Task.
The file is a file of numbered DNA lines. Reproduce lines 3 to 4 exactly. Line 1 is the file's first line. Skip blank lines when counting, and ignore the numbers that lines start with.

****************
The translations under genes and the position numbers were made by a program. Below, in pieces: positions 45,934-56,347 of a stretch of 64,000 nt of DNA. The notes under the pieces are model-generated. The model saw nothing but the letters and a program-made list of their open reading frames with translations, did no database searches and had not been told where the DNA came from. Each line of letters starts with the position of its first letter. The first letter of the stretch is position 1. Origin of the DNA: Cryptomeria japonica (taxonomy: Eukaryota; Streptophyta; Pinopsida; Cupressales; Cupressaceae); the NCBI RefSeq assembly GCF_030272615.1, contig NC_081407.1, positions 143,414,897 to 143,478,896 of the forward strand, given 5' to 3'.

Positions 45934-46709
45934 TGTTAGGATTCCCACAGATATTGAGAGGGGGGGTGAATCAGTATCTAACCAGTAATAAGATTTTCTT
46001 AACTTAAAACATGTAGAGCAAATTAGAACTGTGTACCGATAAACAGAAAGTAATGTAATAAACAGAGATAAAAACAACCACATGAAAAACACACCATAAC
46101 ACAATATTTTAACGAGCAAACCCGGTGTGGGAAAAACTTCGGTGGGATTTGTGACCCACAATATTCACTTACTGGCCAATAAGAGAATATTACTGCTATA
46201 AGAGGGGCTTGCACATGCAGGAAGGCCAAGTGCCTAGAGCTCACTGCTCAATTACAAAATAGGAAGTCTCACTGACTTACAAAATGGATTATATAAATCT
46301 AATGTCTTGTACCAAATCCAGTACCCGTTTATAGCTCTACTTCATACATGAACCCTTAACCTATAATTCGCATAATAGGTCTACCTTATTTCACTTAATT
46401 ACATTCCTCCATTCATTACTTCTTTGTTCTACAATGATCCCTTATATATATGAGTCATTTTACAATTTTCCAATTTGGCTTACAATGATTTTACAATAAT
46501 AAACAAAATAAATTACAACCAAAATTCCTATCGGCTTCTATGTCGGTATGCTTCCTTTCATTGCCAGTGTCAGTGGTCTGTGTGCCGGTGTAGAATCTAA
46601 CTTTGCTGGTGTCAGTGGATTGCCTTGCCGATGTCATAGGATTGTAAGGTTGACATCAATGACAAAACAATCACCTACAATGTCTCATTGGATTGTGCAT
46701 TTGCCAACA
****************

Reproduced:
45934 TGTTAGGATTCCCACAGATATTGAGAGGGGGGGTGAATCAGTATCTAACCAGTAATAAGATTTTCTT
46001 AACTTAAAACATGTAGAGCAAATTAGAACTGTGTACCGATAAACAGAAAGTAATGTAATAAACAGAGATAAAAACAACCACATGAAAAACACACCATAAC